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2021 Chevrolet Tahoe Test Drive Review
The 2021 Chevrolet Tahoe is completely redesigned, resolving its primary shortcomings while expanding upon its numerous strengths. The result, depending on your requirements and perspective, is the best Chevy Tahoe yet.
The full-size SUV segment is a relatively small one, and Chevrolet dominates it. The Tahoe, and its extended-length twin, the Suburban, account for about half of all big SUV sales despite competitive shortcomings in terms of interior comfort, cargo space, and towing capability. With the all-new 2021 Chevy Tahoe (and Suburban), two of those three flaws are resolved. At the same time, the 2021 Tahoe gets a big upgrade in terms of driving dynamics, technology, and innovation.
Look and Feel
Six different versions of the 2021 Chevrolet Tahoe are available, most with an individual look that sets them apart from their siblings:
+ The base Tahoe LS and popular Tahoe LT have different grille patterns
+ The sporty Tahoe RST has a slotted grille, a blacked-out appearance, and 22-inch wheels
+ The rugged Tahoe Z71 uses the LS trim’s grille combined with a blacked-out look, a redesigned front end for improved off-roading capability, red tow hooks, a skid plate, and unique 20-inch wheels with all-terrain tires
+ The upscale Tahoe Premier gets the RST’s slotted grille with chrome accents, lots of shiny exterior trim, and polished wheels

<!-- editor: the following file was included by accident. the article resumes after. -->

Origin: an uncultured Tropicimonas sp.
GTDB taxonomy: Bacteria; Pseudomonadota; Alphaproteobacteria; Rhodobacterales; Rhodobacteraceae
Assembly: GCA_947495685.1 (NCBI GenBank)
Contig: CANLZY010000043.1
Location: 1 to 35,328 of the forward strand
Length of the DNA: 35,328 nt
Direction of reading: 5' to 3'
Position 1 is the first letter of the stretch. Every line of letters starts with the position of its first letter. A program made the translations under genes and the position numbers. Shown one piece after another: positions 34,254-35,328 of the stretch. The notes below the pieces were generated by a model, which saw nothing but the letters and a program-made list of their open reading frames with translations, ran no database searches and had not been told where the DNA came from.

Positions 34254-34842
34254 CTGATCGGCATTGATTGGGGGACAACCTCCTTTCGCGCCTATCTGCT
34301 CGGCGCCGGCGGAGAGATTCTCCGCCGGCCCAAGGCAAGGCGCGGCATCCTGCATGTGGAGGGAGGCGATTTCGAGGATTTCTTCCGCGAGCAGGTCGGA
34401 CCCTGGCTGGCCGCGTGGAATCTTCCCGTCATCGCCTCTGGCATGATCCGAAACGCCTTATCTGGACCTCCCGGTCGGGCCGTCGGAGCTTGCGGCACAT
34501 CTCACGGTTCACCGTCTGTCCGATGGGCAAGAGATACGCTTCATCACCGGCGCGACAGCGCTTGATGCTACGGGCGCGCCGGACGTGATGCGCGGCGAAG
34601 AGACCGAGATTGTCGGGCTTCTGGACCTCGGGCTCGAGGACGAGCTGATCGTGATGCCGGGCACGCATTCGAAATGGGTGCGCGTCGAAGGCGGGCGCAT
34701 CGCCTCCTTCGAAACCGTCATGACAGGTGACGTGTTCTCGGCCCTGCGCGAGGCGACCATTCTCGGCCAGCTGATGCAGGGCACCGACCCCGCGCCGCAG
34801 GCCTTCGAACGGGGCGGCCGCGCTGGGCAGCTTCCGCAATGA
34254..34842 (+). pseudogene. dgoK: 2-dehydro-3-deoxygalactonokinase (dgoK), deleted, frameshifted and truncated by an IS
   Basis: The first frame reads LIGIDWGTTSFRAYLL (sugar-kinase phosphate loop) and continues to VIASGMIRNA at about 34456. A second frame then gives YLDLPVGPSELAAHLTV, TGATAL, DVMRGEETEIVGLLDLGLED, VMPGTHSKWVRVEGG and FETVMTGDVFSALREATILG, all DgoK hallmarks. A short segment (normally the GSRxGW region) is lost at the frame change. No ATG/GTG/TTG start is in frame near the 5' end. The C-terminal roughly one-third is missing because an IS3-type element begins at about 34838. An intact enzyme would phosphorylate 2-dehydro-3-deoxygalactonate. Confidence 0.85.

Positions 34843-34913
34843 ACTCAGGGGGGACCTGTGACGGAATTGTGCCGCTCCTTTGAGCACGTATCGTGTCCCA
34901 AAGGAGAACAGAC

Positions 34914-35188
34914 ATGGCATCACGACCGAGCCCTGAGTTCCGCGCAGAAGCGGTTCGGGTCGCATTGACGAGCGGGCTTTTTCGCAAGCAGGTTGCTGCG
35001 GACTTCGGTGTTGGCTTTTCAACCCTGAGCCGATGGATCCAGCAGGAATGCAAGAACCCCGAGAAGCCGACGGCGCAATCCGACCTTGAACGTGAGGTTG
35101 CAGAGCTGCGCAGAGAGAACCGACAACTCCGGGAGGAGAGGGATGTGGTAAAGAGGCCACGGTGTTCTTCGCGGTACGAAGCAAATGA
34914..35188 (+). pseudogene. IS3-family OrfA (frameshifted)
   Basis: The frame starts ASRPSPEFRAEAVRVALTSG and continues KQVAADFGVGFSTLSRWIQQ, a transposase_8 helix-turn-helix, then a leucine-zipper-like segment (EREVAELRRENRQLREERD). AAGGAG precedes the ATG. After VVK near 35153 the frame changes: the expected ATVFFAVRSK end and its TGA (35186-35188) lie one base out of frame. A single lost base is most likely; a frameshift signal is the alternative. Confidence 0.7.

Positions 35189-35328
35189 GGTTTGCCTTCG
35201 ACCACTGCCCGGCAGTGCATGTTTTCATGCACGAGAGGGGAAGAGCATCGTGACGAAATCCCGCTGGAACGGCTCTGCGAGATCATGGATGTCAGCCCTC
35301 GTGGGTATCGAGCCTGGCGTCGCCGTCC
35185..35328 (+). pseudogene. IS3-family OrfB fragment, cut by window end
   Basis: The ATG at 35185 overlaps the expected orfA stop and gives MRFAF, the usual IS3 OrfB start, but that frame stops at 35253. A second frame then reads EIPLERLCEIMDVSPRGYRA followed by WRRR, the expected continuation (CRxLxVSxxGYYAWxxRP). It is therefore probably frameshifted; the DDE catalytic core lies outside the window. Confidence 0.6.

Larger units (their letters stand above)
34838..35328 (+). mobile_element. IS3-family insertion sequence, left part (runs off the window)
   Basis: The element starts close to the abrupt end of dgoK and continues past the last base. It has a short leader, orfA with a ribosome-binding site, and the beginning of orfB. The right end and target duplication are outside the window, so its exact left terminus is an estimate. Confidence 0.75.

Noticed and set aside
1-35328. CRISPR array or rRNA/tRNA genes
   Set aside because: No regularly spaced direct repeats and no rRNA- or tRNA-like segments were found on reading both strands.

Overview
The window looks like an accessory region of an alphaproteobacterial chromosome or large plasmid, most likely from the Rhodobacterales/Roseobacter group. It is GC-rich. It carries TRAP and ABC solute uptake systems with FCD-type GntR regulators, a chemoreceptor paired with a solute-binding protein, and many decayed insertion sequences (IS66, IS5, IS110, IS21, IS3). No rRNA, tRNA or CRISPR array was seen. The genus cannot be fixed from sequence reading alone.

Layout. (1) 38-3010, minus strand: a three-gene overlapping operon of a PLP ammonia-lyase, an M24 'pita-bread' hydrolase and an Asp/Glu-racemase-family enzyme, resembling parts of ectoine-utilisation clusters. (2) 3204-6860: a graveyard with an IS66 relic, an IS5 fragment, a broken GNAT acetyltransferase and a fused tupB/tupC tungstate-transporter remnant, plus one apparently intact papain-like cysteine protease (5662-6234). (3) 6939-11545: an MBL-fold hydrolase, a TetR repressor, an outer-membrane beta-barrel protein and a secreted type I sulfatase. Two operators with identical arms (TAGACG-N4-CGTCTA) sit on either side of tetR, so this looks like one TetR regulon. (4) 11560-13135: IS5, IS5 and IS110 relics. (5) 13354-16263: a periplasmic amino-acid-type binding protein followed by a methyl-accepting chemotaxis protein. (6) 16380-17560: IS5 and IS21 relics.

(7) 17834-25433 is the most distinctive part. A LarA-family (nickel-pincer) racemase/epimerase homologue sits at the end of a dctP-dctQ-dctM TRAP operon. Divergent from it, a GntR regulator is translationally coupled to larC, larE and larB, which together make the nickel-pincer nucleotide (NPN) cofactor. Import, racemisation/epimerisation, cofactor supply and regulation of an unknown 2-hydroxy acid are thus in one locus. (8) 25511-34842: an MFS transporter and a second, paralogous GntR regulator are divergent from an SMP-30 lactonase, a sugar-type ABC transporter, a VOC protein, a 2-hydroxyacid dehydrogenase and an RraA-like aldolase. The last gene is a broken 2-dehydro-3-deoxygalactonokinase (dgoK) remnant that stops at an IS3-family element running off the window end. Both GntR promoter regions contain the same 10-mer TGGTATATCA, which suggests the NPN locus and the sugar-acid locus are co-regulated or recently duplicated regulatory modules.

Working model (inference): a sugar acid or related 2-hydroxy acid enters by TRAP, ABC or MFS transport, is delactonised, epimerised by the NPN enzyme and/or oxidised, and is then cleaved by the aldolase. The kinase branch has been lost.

+ The luxurious Tahoe High Country has a chrome bar grille, big 22-inch wheels with a bright finish, and body-color mirror caps
With each trim, the grille is the dominant design cue. Standard LED headlights are tucked into the upper corners, underscored by LED running lights similar to those on the Silverado pickup truck. Around back, the previous Tahoe’s clean look gives way to more expressive taillights, available quad-outlet dual exhausts, and gratuitous tailgate trim.
The rest of the Tahoe’s styling retains familiar design themes, though the previous SUV’s creased-and-folded detailing gives way to more subtle and, frankly, plainer forms that leave the new Tahoe looking a bit slab-sided. The bigger you go with the wheels, the better this new SUV looks. And Chevy offers numerous wheel designs in sizes ranging up to 22 inches in diameter.
Prices start at $49,000 for the Tahoe LS with rear-wheel drive and rise to as much as $72,600 for the Tahoe High Country with 4-wheel drive. We tested a Tahoe Z71 ($59,200) with five option packages including the Luxury Package, Rear Media and Navigation Package, Z71 Off-Road Package, Off-Road Capability Package, and Max Trailering Package. In addition to these upgrades, the test vehicle included trailer tire pressure monitoring sensors, individual second-row seats, a power panoramic sunroof, and an innovative power sliding floor console. All in, the price came to $76,225 including a destination charge of $1,295 to ship it from the Arlington, Texas factory to your local dealership.
The Tahoe LS includes cloth seats. Leather is standard starting with Tahoe LT trim, in Jet Black or Gideon (seen in the accompanying photos). Premier trim adds perforated leather in Jet Black or Maple Sugar, while High Country offers perforated and textured leather in Jet Black or Mocha.
Chevy’s interior execution is centered around a larger 10.2-inch infotainment screen and new electronic transmission controls located on the dashboard. As a result, storage capacity improves, but the control layout is compromised, with the physical controls for the infotainment, stereo, and climate systems moved far down on the center control panel where they are harder to see and use. Chevy also no longer offers a front bench seat for the Tahoe, limiting maximum capacity to eight people.
Based on the Z71 trim we tested, quality meets expectations for a Tahoe and for the segment. The upper half of the cabin employs exposed stitching and soft-touch surfaces, while the lower half is covered in hard plastic.